Risk Management Tools & Resources

 


Five Ways Healthcare Organizations Can Confront Burnout and Build Cultures of Well-Being and Resiliency

Laura M. Cascella, MA, CPHRM

Five Ways Healthcare Organizations Can Confront Burnout and Build Cultures of Well-Being and Resiliency

The impact of organizational culture on productivity, morale, staff retention, patient outcomes, safety, security, and overall well-being in healthcare is profound. A toxic culture can enable or even encourage a range of inappropriate and harmful behaviors, such as bullying, sexual harassment, and abuses of power. In these situations, the cultural deficiencies and their consequences might be conspicuous. In other circumstances, though, cultural problems might not be toxic in an overt way. Rather, more discreet issues — such as suboptimal processes, workload fatigue, loss of autonomy, and work–life imbalance — can compound to produce a pernicious effect, such as clinician and staff burnout.

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Addressing Racial Disparity in Maternal Health

Marcy A. Metzgar

Addressing Racial Disparity in Maternal Health

One of the key challenges in addressing maternal mortality is the racial disparity that exists. Among high-resource countries, the United States has the highest rate of maternal mortality, and the risk is three to four times higher for black women, according to the Institute for Healthcare Improvement.1

Some contributing factors to the racial disparity include unconscious biases — both institutional and structural racism — and lack of insurance.

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Strategies to Prevent Maternal Morbidity and Mortality

Scott D. Hayworth, MD, FACOG, and Donna Montalto, MPP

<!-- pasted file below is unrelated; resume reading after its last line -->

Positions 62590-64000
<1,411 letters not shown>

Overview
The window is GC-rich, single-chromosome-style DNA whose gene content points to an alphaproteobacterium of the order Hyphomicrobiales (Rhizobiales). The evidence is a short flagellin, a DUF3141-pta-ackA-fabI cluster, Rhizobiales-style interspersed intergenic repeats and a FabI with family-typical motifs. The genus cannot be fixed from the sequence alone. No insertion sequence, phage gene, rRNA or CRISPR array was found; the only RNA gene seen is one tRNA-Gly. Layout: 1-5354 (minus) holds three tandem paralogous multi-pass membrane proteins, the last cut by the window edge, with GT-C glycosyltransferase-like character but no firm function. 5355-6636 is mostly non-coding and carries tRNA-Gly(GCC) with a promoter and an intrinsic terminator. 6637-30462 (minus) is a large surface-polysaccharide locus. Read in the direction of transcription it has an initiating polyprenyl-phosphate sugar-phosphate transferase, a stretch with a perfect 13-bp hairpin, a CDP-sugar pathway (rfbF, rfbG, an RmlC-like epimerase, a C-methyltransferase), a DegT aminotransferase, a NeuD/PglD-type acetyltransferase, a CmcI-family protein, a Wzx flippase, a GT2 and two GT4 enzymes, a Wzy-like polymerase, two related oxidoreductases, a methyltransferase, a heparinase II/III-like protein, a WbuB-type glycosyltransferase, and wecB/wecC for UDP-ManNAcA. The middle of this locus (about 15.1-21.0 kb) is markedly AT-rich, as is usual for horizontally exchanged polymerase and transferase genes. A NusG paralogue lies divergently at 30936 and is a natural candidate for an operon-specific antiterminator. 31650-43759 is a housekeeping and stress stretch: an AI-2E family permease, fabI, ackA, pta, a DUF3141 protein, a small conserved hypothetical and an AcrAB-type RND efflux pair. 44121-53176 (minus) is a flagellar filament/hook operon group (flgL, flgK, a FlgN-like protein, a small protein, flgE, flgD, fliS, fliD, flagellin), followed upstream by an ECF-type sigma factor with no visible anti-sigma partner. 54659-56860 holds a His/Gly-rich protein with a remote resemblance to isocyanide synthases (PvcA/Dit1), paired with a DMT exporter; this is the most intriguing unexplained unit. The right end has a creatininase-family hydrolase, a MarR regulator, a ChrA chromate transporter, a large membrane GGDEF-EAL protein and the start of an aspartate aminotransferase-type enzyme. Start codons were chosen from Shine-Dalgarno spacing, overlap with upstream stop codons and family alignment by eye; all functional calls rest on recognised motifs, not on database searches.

Strategies to Prevent Maternal Morbidity and Mortality

An increasing number of pregnant women in the United States have chronic health conditions, such as hypertension, diabetes, and chronic heart disease, which put them at a higher risk of pregnancy complications.When combined with hemorrhage, cardiovascular disease, sepsis, and other health problems, these conditions have been responsible for a large number of pregnancy-related deaths in the United States.

Many organizations are working to better understand the actual causes of maternal death. Indications from a Report from Nine Maternal Mortality Review Committees show that 70 percent of pregnancy-related deaths from hemorrhage and 68.2 percent of pregnancy-related deaths from cardiovascular and coronary conditions are preventable.1

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15 Strategies for Tackling the Top Malpractice Allegation in Gynecology

15 Strategies for Tackling the Top Malpractice Allegation in Gynecology

MedPro Group data show that allegations related to surgical treatment represent the largest claims category for gynecology providers (67 percent of all gynecology claims closed between 2008 and 2017). Surgical treatment allegations also account for almost two-thirds of all dollars paid for expense and indemnity costs associated with gynecology claims.